Application vulnerabilities – exploiting things like that let attackers bypass the log in all together and remotely access systems
The bad actors who hacked Facebook didn’t just steal logins and passwords — depending on what was available, they stole Facebook IDs, full names, location, birth date, profile contents, email addresses, and phone numbers.
Your cellphone number has more privacy implications than revealing your social security number. Your phone number can tell someone everywhere you have ever been, who your friends are, where you do your banking, and even where you are right now reading this.
Chances are, you receive a lot of important notifications via SMS or iMessage on your phone. You may receive a text when your bank detects fraud, someone has accessed your email from a new device, or someone ordered food delivery from your account. Hackers can easily intercept your text messages without ever touching your phone — meaning you never see notifications of irregular activity or requests for approval.
When a threat actor has your number, they may be able to bypass SMS text message-based Multi-factor Authentication (MFA also known as 2FA). MFA immediately increases your account security by requiring multiple forms of verification to prove your identity when signing into an application. With MFA, users must also provide a digital token or code provided by a secondary device (often a mobile device) in the user’s physical possession to gain access to their account. But, if an attacker has your information, including your phone number, they can side-step these security measures entirely. These attacks are well known and even outlined in a recent article from Vice.
We recommend using a random token code app like Google Authenticator as MFA in conjunction with a password manager as the most secure approach to managing your logins. Instead of using your own phone number for signing up for social media, apps, and contact forms, consider a Skype number or Google Voice number instead.
HaveIBeenPwned.com has updated their search parameters to include phone numbers (in international format), so if you want to see if you were affected, please don’t forget to add the +1 for our US and Canada audience.
With breaches of this magnitude, there is some relative safety in numbers. Here are a few ways to defend yourself:
Be aware and let your friends know too.
Understand that every text message you receive needs to be treated just like an email. Don’t click links, and don’t assume it came from who it appears to have come from. Instead, use a secure messaging app like Signal. Try to migrate off of other platforms like SMS that are less secure.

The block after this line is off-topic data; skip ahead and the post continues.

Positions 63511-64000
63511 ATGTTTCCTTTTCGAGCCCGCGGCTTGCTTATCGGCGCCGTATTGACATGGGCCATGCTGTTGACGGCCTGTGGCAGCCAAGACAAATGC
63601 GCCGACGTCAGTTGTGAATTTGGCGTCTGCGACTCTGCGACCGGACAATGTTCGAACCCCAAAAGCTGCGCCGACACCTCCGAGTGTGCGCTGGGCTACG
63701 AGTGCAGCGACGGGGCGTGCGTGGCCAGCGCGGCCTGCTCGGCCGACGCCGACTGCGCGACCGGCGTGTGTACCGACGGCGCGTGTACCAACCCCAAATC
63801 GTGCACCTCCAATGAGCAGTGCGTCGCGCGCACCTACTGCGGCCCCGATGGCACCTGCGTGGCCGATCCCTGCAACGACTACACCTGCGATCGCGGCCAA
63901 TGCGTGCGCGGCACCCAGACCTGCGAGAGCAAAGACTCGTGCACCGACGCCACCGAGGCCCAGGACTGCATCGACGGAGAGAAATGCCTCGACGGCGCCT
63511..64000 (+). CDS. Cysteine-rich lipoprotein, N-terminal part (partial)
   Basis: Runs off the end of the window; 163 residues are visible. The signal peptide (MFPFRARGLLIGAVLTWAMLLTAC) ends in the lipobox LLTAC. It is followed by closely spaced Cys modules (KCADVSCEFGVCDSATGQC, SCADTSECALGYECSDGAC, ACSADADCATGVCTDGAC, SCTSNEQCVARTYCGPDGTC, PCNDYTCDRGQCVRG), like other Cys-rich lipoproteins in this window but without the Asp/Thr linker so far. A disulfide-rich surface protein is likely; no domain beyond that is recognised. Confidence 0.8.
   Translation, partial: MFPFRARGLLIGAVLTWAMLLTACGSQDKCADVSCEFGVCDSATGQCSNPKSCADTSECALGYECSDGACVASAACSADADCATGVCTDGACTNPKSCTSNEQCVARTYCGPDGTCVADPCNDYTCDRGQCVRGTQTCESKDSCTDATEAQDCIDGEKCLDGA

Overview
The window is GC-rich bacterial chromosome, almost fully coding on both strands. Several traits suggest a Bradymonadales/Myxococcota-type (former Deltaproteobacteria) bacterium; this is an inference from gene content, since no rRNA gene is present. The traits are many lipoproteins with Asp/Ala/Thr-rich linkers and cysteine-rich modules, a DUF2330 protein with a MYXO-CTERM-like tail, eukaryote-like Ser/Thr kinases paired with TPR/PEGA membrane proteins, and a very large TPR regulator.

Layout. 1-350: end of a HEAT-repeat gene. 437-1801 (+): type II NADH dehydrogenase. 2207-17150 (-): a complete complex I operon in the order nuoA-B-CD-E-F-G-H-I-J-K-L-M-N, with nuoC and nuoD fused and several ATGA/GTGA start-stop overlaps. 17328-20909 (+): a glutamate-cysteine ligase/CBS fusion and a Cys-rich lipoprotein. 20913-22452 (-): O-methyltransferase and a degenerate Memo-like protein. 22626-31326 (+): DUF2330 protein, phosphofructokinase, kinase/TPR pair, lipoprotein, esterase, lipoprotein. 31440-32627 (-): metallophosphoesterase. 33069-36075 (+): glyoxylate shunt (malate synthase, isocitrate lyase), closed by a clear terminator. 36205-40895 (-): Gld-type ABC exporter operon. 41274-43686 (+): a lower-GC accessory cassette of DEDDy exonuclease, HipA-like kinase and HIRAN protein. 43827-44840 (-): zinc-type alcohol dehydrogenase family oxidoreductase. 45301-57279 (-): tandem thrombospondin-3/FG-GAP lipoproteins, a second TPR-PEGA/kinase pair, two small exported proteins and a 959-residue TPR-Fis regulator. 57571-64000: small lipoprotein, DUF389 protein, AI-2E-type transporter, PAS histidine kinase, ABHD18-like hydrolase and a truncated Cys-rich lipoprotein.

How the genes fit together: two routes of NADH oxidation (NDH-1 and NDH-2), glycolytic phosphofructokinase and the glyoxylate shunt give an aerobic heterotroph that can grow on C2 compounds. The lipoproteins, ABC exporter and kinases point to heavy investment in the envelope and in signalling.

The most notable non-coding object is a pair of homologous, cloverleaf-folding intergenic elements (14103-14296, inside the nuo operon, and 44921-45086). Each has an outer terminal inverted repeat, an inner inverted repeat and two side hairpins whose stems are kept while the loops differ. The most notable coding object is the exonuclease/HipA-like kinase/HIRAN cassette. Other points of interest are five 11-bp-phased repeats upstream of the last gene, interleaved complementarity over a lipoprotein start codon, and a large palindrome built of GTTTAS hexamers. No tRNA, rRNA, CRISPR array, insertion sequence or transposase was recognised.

Coalition policyholders receive third-party breach notifications automatically as part of their insurance policy at no additional cost. But we don’t collect personal cell phone numbers, so use the link above to understand if you’ve been impacted.
While it may feel daunting to worry about the length, strength, and update-frequency of your company passwords — it’s necessary. Passwords need to be unique (don’t reuse passwords multiple times), strong (with a mix of letters, numbers, and symbols), and updated regularly.
Password managers help keep track of multiple passwords and generate new ones at random. They are essentially an encrypted vault for storing passwords that are protected by one master password. That way, if a threat actor gains access to one of your passwords, that password won’t be shared by any other account, so the extent of the compromise stops there. You don’t want someone to be able to access your bank accounts because they stole your social media logins, for example.
If you’re concerned about stolen credentials related to your organization: We believe stolen credentials are so crucial we include them in our Coalition Risk Assessment. This report, powered by our robust security platform, collects hundreds of thousands of data points on security vulnerabilities related to your domain.
We've simplified this data into a document with personalized recommendations and easy-to-implement security measures. If there are any credentials related to your organization that have been compromised, you’ll see them listed in the CRA. Our list of breached passwords could indicate users who might be targets. Request a Coalition Risk Assessment for your business
We are seeing so many different attacks right now and watching the sophistication grow. The dangers are only increasing as ransomware becomes more prevalent and the ransoms get bigger. These threat groups see the profitability in stealing your information, and interest is on the rise.
For more ways to keep your organization safe and secure in 2021, download the Coalition Cybersecurity Guide.